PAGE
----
Central to the legend of égig érő fa (the legend of the sky-high tree), which gives a vivid description of the bird-hawk Turul, is the legend of Emeshe. The word "Emeshe" in Sumerian simply means “High Priestess”. The legend starts in 819, during the reign of the Assyrian King Ashur-Banipal, when a descendant of the Scythian King Magog married the daughter of Enid-Belia.

In contemporary literature the daughter of Enid-Belia is known as Emeshe but it is difficult to say for certain if the word Emeshe is used in reference to the princess’s name or if it is indicative of her status as High Priestess of the Temple of Kham, an office that she held prior to her marriage.

The word Kham in Sanskrit means sky, and the words Emeshe and the Temple of Kham, if read together can be translated or interpreted in the following manner: - High Priestess of the Temple of the Sky or High Priestess of the Temple of the Sky God. It implies or suggests a Sumerian-Sanskrit radix and it unearths a new and unexplored facet of Sumerian-Sanskrit mythology.

Anu is the highest-ranking deity in the Sumerian epoch but the extent of his worship remains unknown. He is commonly acknowledged to be the Sumerian “father of the gods” and as such he wielded extensive powers.

He is also, through his consort Antu, the patriarch of the Annunaki or the fallen, who clearly bear his name. In Sumerian and Sanskrit mythology both the progenitors of good and evil or light and darkness have the same source. It is a salient feature or aspect of both veins of mythology - the word Annunaki appears to be an extension of the word Anu and it could be taken to mean the children of Anu.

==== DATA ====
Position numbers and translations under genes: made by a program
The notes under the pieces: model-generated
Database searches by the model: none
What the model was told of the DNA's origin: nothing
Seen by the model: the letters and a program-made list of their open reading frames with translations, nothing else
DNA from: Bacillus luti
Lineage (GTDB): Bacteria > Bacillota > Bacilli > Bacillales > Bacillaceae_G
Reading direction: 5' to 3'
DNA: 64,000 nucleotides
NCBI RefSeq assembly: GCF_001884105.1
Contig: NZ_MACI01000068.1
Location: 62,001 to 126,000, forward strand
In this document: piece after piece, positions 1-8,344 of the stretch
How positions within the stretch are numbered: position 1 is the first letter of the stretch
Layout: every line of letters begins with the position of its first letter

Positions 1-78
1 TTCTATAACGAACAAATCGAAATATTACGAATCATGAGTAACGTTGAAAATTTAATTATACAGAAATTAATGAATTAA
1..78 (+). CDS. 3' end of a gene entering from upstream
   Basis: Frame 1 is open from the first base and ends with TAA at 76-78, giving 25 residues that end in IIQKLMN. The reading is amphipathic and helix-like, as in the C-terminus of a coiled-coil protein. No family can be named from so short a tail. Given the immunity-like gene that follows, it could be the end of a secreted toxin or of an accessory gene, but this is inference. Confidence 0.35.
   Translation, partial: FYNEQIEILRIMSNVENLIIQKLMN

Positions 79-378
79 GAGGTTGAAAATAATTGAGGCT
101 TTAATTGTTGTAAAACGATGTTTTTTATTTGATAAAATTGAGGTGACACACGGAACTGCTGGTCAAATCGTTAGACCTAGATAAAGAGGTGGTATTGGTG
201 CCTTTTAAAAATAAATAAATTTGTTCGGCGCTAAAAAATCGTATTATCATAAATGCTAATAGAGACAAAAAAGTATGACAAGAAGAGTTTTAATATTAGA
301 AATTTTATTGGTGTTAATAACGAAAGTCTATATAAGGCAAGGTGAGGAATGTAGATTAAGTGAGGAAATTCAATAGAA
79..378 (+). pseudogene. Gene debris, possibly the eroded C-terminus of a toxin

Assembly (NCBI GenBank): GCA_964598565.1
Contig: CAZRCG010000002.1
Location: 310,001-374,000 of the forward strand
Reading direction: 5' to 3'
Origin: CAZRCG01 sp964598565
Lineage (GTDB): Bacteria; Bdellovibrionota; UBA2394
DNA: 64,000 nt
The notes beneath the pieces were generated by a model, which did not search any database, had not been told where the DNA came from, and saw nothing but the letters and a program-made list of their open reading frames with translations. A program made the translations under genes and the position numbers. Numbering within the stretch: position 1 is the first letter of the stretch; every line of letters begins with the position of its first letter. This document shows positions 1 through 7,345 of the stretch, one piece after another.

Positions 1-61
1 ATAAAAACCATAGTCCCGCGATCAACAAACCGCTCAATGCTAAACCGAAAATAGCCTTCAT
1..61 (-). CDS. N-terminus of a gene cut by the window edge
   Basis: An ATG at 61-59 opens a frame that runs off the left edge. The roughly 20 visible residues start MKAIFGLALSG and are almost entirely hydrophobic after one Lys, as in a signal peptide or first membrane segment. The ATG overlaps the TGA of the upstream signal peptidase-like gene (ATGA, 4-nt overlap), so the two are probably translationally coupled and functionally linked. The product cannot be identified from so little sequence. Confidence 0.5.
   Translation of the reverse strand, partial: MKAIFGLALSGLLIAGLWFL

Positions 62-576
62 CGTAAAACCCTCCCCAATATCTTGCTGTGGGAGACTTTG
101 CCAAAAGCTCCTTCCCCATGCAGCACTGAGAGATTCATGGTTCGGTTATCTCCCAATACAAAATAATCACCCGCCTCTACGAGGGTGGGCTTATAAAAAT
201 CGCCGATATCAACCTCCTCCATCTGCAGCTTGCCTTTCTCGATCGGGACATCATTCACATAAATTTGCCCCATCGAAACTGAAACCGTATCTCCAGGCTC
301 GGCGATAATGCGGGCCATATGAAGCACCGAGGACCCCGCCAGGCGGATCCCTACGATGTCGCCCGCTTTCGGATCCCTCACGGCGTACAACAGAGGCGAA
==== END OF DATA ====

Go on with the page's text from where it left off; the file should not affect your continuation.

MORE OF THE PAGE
According to the legend the union between the prince and the princess produced a son, Almos who in other historical circles is also known as Voivode Levedia. The word Almos itself means sleepy or dreamer and if we were to take it a step further, Turul appeared in Voivode Levedia's dream at a time the Magyars were besieged by enemies and led him and his people to Pannonia.

Before his birth, his mother, Emeshe, had a dream in which Turul, the giant mythical Hawk in Hungarian mythology, who often acts as a messenger of God, flew down from its perch high up on the tree of life and impregnated Emeshe with a drop of its saliva.

When she was giving birth to Almos, a tiny spring welled from her womb and slowly grew in size swelling with water until its torrents swept through the snowy mountains and the valleys wedged between them into the flat lowlands that lay beyond. There it stopped and grew into a wondrous tree with golden branches. This became the land of her descendants or the land of fabled kings and warriors.

Emeshe and her immediate descendants were the foremost priests and priestesses of the Temple of Kham and according to myth they were gifted with the ability to read the will God.

Copyright © 2019 by Sueanne Wellson


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